While we’re staring our complete and utter gentrification in the face, here’s a thinker from the New York Times that argues that prices in Manhattan for specialities of the well to do and downright wealthy — manicures, fancy fruit spreads — are actually more affordable in the big city than they are in the hinterlands:
Part of the reason high-income residents get good deals, Handbury explains, results from a particular economic system. Highly educated, high-income New Yorkers are surrounded by equally well-educated and well-paid people with similar tastes. More vendors compete for their business, which effectively lowers prices and provides variety. There’s also a high fixed cost to distributing a niche product to an area; if there’s more demand for that product, then the fixed cost can be spread across more customers, which will justify bringing the product to the market in the first place. That’s why companies go through the expensive hassle of distributing, say, St. Dalfour French fruit spreads in rich cities but not in poor ones and why New York can support institutions like the Metropolitan Opera.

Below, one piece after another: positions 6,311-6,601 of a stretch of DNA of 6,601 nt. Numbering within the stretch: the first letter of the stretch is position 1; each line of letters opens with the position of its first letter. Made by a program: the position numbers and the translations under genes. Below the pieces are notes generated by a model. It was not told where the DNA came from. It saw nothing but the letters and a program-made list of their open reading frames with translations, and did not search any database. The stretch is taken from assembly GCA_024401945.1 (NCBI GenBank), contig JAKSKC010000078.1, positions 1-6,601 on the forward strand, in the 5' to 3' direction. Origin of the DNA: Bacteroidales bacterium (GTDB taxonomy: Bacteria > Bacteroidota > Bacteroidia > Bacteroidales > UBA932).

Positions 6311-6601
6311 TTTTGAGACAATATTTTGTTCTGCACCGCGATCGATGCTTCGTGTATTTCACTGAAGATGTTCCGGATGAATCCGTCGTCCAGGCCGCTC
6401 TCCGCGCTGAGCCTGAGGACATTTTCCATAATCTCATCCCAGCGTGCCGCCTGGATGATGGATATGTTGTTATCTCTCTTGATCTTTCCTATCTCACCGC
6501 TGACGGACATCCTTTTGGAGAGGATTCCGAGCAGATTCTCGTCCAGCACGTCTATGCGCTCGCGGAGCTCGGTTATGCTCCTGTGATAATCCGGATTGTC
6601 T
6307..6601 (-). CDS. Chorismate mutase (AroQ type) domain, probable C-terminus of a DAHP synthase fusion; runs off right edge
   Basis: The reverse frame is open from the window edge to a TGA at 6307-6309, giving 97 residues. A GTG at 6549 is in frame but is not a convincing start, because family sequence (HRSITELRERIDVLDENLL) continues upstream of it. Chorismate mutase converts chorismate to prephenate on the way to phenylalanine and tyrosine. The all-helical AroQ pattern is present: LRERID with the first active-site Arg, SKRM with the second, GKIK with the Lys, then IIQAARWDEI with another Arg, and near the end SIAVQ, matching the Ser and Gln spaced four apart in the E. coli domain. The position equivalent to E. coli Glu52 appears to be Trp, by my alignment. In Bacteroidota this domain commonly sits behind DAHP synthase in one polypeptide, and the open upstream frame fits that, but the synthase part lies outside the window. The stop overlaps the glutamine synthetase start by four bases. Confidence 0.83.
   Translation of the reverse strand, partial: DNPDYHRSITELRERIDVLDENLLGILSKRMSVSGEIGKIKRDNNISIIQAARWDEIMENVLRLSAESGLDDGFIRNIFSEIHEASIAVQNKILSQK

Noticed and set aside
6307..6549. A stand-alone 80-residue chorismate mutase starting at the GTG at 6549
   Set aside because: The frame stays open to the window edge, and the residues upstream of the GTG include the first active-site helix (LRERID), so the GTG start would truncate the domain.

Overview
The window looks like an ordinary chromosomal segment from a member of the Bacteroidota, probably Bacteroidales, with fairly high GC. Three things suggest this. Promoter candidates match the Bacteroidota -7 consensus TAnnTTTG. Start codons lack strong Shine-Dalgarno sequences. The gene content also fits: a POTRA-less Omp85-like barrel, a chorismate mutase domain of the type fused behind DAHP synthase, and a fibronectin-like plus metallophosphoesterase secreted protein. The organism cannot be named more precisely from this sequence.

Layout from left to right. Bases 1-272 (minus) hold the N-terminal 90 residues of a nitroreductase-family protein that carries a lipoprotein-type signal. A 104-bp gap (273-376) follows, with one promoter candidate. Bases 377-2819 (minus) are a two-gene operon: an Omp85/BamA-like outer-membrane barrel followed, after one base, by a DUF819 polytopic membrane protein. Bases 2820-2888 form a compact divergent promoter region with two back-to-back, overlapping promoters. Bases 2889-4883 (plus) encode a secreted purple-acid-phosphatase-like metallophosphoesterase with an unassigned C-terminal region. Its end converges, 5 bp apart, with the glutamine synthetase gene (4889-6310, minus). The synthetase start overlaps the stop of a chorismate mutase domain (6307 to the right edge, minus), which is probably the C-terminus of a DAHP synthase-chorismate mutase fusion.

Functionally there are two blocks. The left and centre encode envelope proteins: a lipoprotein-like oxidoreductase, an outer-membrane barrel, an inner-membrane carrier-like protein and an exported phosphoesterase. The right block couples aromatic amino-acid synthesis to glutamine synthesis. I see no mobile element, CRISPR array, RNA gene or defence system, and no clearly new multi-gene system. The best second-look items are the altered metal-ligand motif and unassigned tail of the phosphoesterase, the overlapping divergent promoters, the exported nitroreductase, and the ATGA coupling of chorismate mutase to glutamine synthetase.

While we’re not about to compare Capitol Hill existence to life in Manhattan, there might be a similar economy at play here. Nowhere in the country are biscuit sandwiches, bottled cocktails and single origin Ethiopian coffee beans more affordable than they are right here on Capitol Hill. So, “30-somethings,” you also have that going for you.